MiR-320a-3p mimics, miR-320a-3p inhibitors, siRNA -ALKBH5, and siRNA-FOXM1 were synthesized by Genepharma (Shanghai, China). FOXM1-overexpressed plasmids were purchased from GNEEbay (China). RiboFECT CP reagent (RiboBio Co, Guangzhou, China) was used for cell transfection according to manufacturer instructions. At 24 h after transfection, the fibroblasts were treated with 5 ng/ml TGF-β1 for 48 h.

Western blot analysis and antibodies

Total protein of lung tissue samples was extracted by using T-PER tissue protein extraction reagent (Thermo Scientific), while total cellular proteins were extracted using Radioimmunoprecipitation Assay (RIPA) lysis buffer (Beyotime, China) and phenylmethylsulfonyl fluoride (Sigma-Aldrich). Protein quantification and sodium dodecyl sulfate (SDS)-polyacrylamide gel electrophoresis (PAGE) were carried out as described previously [29]. Antibodies for collagen I, fibronectin, α-SMA, and ALKBH5 were purchased from Abcam. Antibodies for vimentin and glyceraldehyde-3-phosphate dehydrogenase (GAPDH) were acquired from ABclonal Technology. Anti-FOXM1 was obtained from Santa Cruz.

Quantitative real-time PCR (qRT-PCR) analysis

RNA isolation was carried out using TRIzol reagent (Tiangen, Beijing, China) according to instructions. Total RNA (500 ng) was reverse transcribed into complementary DNA (cDNA) by using a Bio-Rad T100 thermal cycler (Hercules, CA, USA). qRT-PCR, the amplification reactions were conducted usingith SYBR Green 2 × PCR mix (Vazyme Biotech, Nanjing, China) on a LightCycler 480II (Roche, Switzerland) according to protocols.

EdU assay

The Cell-Light EdU DNA cell proliferation kit (RiboBio, Guangzhou, China) was used to detect the ability of cell proliferation following each manufacturer’s protocol. Briefly, after incubation with 100 μl 50 μM Edu solution for 2 h, the cells were fixed with 4% carbinol for 30 min (washing cells between each step). Permeabilization buffer was added, followed by incubation for 15 min. Fluorescently labelled EdU was then added to the reaction mixture, followed by incubation for 30 min. Finally, the nuclei were dyed with DAPI and analyzed by using a microscope (Nikon Ti, Tokyo, Japan).

Immunofluorescence assay

MRC-5 cells fixed with 4% paraformaldehyde were washed three times for 5 min, blocked with 1% goat serum for 1 h at room temperature, incubated with the required antibody, washed three times in PBS, incubated with Cy3-conjugated secondary antibody, washed three times in PBS again, treated with DAPI to dye the nuclei, and finally washed three times in PBS. Images were acquired by Nikon Ti microscope (Tokyo, Japan).

Dual-luciferase reporter gene assay

The design and synthesis of the FOXM1 reporter plasmids (pGL3-FOXM1 3′UTR-wt and pGL3-FOXM1 3′UTR-mut) were executed by GNEEbay (China). The MRC-5 cells were cultured in 24-well plates and transfected with 400 ng luciferase reporter plasmids together with 50 nM miR-320a-3p mimic/inhibitor/NC. At 24 h after transfection, the dual-luciferase reporter assay kit (Beyotime, China) was used to measure firefly and Renilla luciferase activities considering the manufacturer’s protocol.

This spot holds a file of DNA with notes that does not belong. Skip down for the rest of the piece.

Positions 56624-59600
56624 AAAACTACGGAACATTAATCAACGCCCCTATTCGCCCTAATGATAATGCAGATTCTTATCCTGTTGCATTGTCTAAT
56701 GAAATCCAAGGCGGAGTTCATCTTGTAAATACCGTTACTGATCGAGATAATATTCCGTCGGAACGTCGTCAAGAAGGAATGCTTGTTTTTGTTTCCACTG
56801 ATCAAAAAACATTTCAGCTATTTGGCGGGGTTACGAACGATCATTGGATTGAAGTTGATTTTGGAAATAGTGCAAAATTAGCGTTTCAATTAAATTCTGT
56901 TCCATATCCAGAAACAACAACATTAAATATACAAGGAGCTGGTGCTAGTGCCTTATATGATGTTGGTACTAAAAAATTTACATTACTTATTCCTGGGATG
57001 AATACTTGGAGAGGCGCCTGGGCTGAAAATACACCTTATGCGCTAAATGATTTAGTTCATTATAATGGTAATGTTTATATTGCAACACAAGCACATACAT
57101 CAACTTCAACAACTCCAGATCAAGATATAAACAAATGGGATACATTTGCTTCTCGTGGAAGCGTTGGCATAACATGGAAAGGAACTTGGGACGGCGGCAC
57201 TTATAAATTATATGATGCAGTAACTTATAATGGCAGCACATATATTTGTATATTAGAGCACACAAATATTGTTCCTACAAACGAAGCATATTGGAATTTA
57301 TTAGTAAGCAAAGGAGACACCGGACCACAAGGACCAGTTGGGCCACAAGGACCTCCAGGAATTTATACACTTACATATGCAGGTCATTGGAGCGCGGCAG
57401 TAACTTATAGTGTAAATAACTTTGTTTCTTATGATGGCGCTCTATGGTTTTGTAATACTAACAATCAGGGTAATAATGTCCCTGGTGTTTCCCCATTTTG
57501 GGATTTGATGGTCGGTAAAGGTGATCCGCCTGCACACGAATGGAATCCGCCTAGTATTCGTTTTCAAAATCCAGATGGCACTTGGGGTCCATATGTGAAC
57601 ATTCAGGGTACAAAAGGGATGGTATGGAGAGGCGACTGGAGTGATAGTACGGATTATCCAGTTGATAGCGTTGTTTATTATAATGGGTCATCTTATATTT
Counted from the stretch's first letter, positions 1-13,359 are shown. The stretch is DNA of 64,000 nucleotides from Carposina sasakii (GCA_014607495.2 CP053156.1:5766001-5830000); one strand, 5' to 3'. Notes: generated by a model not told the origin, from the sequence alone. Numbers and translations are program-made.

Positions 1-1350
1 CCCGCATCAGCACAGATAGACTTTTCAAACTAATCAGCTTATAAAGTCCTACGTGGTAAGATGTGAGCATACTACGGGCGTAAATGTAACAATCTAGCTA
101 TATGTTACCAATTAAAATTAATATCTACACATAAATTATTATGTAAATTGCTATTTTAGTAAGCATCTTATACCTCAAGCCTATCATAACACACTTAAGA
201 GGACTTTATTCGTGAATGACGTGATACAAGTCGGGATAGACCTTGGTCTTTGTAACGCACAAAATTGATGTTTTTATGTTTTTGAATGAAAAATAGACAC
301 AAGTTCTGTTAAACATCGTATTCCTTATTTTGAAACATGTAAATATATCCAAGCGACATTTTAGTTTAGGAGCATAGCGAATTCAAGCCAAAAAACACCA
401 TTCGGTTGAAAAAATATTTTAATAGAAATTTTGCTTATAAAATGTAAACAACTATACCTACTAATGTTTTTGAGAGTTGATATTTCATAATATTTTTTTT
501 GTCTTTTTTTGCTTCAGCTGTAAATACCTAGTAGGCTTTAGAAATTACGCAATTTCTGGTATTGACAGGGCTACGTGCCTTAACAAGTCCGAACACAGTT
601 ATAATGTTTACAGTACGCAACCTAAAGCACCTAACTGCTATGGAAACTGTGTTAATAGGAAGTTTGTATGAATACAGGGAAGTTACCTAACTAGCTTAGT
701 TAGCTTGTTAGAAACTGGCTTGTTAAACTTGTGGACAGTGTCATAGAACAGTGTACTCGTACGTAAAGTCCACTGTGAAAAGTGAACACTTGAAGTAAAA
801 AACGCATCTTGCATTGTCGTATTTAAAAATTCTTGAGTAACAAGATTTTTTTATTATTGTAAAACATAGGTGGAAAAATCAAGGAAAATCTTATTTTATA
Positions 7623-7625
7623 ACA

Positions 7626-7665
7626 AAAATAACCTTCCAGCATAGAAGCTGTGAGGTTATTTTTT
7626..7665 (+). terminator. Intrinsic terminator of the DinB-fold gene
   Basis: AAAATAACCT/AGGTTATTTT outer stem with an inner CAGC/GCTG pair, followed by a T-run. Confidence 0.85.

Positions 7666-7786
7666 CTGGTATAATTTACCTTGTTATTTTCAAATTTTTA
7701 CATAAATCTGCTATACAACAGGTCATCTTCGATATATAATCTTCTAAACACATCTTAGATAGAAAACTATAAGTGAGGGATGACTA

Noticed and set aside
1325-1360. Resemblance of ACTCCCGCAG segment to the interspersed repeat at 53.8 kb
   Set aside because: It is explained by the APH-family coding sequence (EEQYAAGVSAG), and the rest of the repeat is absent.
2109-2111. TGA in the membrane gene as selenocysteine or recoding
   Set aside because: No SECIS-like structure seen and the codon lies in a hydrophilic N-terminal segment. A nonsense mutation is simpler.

Me-RIP assay

The Me-RIP assay was conducted using a Magna RIP RNA-binding protein immunoprecipitation kit (Millipore, Billerica, MA, USA) according to protocols. Briefly, MRC-5 cells were harvested and RNA was extracted to perform me-RIP. Magnetic beads were incubated with rabbit anti-m6A monoclonal antibody (Millipore, Temecula, CA, USA) (rabbit IgG antibody served as negative control) at 4 ℃ overnight. Then, beads and RIP immunoprecipitation buffer and fragmented RNAs were mixed well and incubated at 4℃ overnight. The complex was digested with proteinase K buffer. RNA was purified with phenol:chloroform:isoamyl alcohol (125:24:1), followed by reverse transcription and qRT-PCR to detect the enrichment of pri-miR-320a-3p, miR-320a-3p, pre-FOXM1, and FOXM1.

RIP and pull-down assays

RIP assays were carried out using the Magna RIP RNA-binding protein immunoprecipitation kit (Millipore, Billerica, MA, USA) according to protocols. The RIP method was similar to that used for me-RIP. DGCR8 antibody (Abcam, CA, USA) was used for RIP, and qRT-PCR was performed to detect coprecipitated RNA.

For the RNA pull-down assay, concisely, miR-320a-3p synthesized by RiboBio (Guangzhou, China) and negative control RNA were labeled by using the Pierce RNA 3′-end desthiobiotinylation kit (20163, Thermo Fisher Scientific). The pull-down assay was then carried out using the Thermo Scientific Pierce magnetic RNA–protein pull-down kit (20164, Thermo Fisher Scientific) with its protocol. Briefly, the streptavidin magnetic beads were prewashed twice with 2 × volume of 0.1 M NaOH, 50 mM (nuclease-free) NaCl, and once in 100 mM NaCl. Cell lysates were prepared using standard lysis buffer and incubated with beads with rotation at 4 °C overnight to pull down the RNA complexes. Finally, the RNA-binding complexes were washed and eluted for further qRT-PCR analysis.

Actinomycin D assay

To block transcription, 1 μg/ml actinomycin D (Gibco) was added to the MRC-5 cell culture medium. After incubation for 2, 4, 6, or 12 h, the cells were harvested and RNA was extracted to detect the stability of FOXM1 using qRT-PCR.